This post was originally published on this site
Carl Icahn, billionaire activist investor, waits for Donald Trump, president and chief executive of Trump Organization Inc. and 2016 Republican presidential candidate, not pictured, to speak at an election night event in New York, U.S., on Tuesday, April 19, 2016.
Victor J. Blue | Bloomberg | Getty Images
Billionaire investor Carl Icahn is moving his office from New York to Florida early next year, and plans to eventually hand over the hedge fund to his son, Brett.
The 83-year-old activist hedge fund manager, who founded Icahn Enterprises, has no plans to retire, but told The Wall Street Journal that his son is the “leading candidate” to take over his firm.
“I’m not going to give up making the real decisions,” Icahn said. “I’m still in charge, but he’d get a piece of the action.”
Brett, 40, would likely rejoin the company in the next few months after a more than three-year break, and would oversee a small new investment fund. For over a year, Icahn and his son have been negotiating the terms of the agreement, leading to a roughly 90-page contract, according to The Journal.
“I don’t think anybody can fill his shoes the way he fills them,” Brett said. “But I look forward to continuing to make him a lot of money and continuing to develop my career.”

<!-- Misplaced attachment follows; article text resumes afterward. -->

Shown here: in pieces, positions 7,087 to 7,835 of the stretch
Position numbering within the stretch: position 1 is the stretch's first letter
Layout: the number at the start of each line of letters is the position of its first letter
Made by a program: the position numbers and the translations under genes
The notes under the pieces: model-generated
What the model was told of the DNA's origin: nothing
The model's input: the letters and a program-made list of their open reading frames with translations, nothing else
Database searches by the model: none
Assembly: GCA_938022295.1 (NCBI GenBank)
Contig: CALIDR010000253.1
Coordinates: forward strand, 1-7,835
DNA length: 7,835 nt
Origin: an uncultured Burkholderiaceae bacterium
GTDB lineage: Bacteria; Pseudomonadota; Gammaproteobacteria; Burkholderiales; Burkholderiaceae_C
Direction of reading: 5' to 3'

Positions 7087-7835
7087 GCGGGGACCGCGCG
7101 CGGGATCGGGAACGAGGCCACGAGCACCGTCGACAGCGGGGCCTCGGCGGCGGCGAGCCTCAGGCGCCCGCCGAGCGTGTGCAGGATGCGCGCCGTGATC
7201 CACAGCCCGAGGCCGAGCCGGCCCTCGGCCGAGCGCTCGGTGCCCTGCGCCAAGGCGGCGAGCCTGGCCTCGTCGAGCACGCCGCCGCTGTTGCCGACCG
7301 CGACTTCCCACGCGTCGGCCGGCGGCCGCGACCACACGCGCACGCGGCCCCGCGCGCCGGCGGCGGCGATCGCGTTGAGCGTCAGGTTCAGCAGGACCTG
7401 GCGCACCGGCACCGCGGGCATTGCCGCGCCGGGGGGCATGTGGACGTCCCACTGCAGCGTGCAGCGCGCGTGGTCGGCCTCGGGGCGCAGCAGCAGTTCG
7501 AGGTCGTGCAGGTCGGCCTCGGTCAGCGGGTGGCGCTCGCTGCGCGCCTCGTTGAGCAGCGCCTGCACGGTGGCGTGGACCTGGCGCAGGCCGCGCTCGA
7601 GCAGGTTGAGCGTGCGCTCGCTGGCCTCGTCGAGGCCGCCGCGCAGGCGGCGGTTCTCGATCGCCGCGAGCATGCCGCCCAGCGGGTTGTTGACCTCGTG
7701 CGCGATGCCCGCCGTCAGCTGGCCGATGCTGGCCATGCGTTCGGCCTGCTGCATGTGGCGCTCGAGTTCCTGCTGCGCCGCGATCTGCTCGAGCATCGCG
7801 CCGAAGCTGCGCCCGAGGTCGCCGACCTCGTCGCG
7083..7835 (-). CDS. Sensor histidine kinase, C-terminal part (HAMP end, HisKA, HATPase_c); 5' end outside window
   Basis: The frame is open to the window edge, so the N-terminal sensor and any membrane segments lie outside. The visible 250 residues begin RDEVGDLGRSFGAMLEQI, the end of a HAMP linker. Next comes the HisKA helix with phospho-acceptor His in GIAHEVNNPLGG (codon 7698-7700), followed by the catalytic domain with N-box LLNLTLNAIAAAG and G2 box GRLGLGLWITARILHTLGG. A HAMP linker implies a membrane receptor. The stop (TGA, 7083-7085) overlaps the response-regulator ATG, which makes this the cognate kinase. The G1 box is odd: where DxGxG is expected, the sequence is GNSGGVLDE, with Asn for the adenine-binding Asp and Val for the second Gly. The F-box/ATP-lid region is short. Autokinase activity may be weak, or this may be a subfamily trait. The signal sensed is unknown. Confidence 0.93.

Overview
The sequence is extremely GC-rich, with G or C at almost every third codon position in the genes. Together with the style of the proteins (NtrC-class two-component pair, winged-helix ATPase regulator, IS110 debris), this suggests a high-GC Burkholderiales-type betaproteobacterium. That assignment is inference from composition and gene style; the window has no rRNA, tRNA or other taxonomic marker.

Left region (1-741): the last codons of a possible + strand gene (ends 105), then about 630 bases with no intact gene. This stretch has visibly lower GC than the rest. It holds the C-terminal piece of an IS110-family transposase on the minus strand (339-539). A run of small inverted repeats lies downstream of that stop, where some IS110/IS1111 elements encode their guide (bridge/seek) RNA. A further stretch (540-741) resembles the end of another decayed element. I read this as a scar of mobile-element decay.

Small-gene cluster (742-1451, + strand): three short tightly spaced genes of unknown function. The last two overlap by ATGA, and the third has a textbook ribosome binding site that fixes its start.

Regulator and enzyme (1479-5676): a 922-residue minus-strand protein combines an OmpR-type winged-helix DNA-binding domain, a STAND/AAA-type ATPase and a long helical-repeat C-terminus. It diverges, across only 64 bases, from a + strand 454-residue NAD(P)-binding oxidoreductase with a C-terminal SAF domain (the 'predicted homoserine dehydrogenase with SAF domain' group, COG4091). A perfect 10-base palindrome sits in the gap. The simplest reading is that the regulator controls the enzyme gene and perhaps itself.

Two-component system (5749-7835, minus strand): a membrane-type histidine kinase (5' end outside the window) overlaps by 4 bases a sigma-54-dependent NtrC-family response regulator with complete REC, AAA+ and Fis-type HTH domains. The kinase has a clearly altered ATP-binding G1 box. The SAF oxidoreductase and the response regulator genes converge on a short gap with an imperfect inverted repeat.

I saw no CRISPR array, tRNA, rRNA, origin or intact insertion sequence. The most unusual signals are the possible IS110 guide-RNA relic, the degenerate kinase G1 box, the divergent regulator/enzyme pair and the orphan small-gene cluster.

Brett worked with his father for over 15 years as an analyst, but recently took a break. He remained involved as a consultant and now represents his father on the board of Newell Brands Inc., the maker of Sharpies and other products. He previously ran a more than $6 billion fund at Icahn Enterprises.
After joining Icahn Enterprises, Brett steered the firm toward profitable investments like one in Apple. Icahn said he wouldn’t have considered that investment because it lacked an activism angle.
“The activism formula is a great formula for increasing shareholder value. My father has proven that,” Brett said. “But I don’t think you absolutely need to have activism for there to be a good risk-reward ratio in an investment.”
At the new fund, Brett would need to put a percentage of his own money into every investment, and is thinking about buying $25 million worth of Icahn Enterprises shares.
Icahn, whose personal wealth is estimated at $17.5 billion, employs roughly 50 people in New York. More than half of his staff, including some of his lawyers and portfolio analysts, will move to the new office near Miami.
Icahn has long told associates that work excites him and he has no plans to stop.